Austin City Limits

Maybe it’s just because Texas feels like the brass buckle of the Bible Belt, but I had moral qualms about landing in George Bush International Airport this afternoon. Texas has so many worthy heroes, but in the land of Rick Perry, recent Republican politics is king. Not queen. But king. It felt like a work of supererogation to drive to Austin after a three-and-a-half hour flight to Houston, but Texas reminded me of Illinois with palm trees. And cacti. Well, okay, and longhorns. One could get culture-lash flying here from New York. Before I embarked I had visions of my rental car being a huge Cadillac with real steer horns for a hood ornament. I just couldn’t picture myself in a ten-gallon hat.

I sometimes wonder how religion could’ve come to divide a nation such as the United States. Founded on the principles of religious liberty, lately one party has been claiming the right to legislate morality for all, deeply polarizing a populace that should be able to accept differing viewpoints. Still, there are issues on which human rights insist there can be no compromise: women have equal rights with men, and have the right to self-determination just like men. It truly amazes me that such common sense can even become a divisive issue. If we could agree on even that, we’d have to declare it progress over the objections of the Religious Right. My thoughts wander that way when I tarry in the south. It’s really a pity. The people are friendly here and the landscape has its own beauty. Are we really that different?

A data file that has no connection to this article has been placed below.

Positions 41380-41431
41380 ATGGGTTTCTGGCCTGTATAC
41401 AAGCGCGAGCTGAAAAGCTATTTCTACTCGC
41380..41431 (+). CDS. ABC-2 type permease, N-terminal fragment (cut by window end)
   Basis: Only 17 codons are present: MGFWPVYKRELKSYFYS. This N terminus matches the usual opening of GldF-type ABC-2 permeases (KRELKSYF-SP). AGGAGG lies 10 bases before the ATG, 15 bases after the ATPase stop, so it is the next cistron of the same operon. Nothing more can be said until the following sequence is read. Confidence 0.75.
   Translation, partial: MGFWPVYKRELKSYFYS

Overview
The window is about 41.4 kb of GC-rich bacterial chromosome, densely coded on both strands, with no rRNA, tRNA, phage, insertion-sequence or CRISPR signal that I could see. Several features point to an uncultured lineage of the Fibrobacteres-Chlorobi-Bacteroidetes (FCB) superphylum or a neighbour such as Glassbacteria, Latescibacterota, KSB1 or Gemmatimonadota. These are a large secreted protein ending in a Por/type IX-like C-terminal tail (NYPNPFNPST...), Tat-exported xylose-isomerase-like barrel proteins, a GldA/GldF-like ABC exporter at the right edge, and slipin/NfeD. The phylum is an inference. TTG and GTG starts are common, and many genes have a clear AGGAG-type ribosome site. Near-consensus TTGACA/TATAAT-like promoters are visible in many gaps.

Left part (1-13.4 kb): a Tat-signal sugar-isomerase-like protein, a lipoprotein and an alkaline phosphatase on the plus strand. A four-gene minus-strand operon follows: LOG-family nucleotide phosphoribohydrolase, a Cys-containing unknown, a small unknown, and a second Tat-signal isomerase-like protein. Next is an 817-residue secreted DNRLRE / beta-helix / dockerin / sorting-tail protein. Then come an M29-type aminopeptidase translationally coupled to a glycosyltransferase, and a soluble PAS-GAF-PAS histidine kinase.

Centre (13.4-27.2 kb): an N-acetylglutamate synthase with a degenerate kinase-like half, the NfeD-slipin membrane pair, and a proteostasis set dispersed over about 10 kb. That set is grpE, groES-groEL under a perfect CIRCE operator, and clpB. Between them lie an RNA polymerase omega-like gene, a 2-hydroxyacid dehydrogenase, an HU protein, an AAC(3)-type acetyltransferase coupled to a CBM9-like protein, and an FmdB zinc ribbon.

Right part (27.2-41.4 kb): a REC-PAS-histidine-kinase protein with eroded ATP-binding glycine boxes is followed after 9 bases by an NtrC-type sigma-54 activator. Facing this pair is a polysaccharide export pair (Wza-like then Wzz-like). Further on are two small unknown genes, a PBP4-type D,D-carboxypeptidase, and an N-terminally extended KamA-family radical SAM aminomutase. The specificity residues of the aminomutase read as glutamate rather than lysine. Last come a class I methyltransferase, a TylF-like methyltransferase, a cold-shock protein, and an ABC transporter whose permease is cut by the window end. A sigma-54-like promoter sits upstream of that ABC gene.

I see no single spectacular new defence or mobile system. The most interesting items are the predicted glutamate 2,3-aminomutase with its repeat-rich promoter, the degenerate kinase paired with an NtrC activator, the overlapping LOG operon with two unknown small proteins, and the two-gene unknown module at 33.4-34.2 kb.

I’m not altogether convinced that this isn’t just a case of prejudice masking as religious sensibility. Religions can be all too gullible when they feel their honors might have been impugned. While I regularly express my opinion here, I do respect nearly every form of sincerely held religious belief. None of us has all the answers, and it seems the height of hypocrisy to insist that anyone is right all the time. Nevertheless, my sojourn beneath the Bible Belt has me wondering about the origins of various religious squabbles. Or maybe it was the just the long drive along the “presidential corridor” after touching down at an facility that most websites still refer to as simply, Houston International Airport. Travel broadens the mind—it is, in fact, an excellent form of education. Maybe if we got out more we would all get along better.

From here we all look the same.

From here we all look the same.

Religious Capital